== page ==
Never was there a better mother; she spared no pains in their education, and their sanctity was the fruit of her prudence and her zeal.

And never was there a better queen.

She was the most trusted counselor of her husband, who always found her counsels of great utility, and she labored with him for the spiritual and material improvement of the land.

Malcolm, after having pacified his domains for several years, saw to the building of the cathedral of Durham and founded a monastery at Dumfermlin.

Living in the midst of all the world’s pleasures, Saint Margaret sighed for the true homeland and viewed death as a release.

On her deathbed she learned that her husband and their eldest son had been slain in battle.

She thanked God for sending this last affliction as a penance for her sins.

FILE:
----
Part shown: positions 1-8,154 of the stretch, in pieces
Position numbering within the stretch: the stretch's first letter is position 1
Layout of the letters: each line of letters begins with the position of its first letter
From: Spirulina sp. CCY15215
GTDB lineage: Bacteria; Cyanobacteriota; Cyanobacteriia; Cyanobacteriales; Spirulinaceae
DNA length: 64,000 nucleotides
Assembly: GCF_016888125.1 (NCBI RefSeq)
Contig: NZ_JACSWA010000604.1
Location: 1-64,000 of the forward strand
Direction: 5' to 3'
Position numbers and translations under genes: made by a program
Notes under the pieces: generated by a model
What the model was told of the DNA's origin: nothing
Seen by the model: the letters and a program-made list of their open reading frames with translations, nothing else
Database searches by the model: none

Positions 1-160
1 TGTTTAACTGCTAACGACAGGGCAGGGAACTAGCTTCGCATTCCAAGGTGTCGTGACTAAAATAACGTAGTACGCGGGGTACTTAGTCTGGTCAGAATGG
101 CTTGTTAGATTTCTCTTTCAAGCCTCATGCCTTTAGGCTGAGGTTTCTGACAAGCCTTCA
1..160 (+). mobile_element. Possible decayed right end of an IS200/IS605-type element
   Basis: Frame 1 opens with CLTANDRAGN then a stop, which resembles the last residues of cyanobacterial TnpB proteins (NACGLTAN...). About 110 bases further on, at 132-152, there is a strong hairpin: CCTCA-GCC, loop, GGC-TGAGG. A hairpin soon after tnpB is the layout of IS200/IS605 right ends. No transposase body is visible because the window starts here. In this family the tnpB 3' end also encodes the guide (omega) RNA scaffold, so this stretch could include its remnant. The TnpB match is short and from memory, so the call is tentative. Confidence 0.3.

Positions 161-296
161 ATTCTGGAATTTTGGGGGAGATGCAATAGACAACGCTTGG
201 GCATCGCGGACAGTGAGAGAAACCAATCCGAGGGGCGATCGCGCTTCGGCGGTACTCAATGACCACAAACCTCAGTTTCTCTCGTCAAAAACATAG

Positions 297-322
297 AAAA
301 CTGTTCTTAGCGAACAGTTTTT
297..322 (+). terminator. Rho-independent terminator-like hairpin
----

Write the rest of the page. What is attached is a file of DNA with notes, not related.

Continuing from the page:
After receiving Holy Viaticum, she repeated the prayer from the Missal, O Lord Jesus Christ, who by Thy death didst give life to the world, deliver me.

And at the words deliver me, says her biographer, her soul took flight to Christ, in 1093, in her forty-seventh year.

(SOURCE: Les Petits Bollandistes: Vies des Saints, by Msgr. Paul Guérin (Bloud et Barral: Paris, 1882), Vol. 6;Little Pictorial Lives of the Saints, a compilation based on Butler’s Lives of the Saints, and other sources by John Gilmary Shea (Benziger Brothers: New York, 1894).)